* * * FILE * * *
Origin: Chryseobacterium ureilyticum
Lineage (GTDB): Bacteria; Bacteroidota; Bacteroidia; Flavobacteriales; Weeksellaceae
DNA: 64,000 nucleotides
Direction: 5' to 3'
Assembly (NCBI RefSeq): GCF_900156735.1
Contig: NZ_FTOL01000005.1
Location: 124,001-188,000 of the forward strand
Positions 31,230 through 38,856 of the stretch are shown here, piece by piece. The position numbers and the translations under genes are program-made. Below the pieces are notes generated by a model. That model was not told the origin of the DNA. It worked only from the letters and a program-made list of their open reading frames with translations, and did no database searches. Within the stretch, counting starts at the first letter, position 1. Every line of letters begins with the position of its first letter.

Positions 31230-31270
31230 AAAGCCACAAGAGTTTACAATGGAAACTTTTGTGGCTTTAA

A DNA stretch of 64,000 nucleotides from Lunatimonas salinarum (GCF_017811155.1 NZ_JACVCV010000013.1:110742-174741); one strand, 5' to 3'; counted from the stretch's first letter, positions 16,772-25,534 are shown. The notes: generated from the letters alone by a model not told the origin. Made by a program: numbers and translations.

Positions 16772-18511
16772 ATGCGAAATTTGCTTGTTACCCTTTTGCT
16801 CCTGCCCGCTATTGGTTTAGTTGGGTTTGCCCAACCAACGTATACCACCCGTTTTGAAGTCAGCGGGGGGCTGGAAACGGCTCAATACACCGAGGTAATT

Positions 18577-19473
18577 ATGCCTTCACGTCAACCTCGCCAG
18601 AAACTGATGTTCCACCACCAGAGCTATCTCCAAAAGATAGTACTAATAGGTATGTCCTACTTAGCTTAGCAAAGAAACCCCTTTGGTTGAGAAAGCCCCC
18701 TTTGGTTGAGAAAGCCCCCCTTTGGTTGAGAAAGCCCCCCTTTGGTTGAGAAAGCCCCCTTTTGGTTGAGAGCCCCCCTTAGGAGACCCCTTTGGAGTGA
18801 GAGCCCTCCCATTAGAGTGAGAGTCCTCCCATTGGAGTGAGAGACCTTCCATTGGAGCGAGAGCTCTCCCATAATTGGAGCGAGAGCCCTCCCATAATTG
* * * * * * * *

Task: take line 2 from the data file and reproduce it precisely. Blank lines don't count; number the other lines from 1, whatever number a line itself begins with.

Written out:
Lineage (GTDB): Bacteria; Bacteroidota; Bacteroidia; Flavobacteriales; Weeksellaceae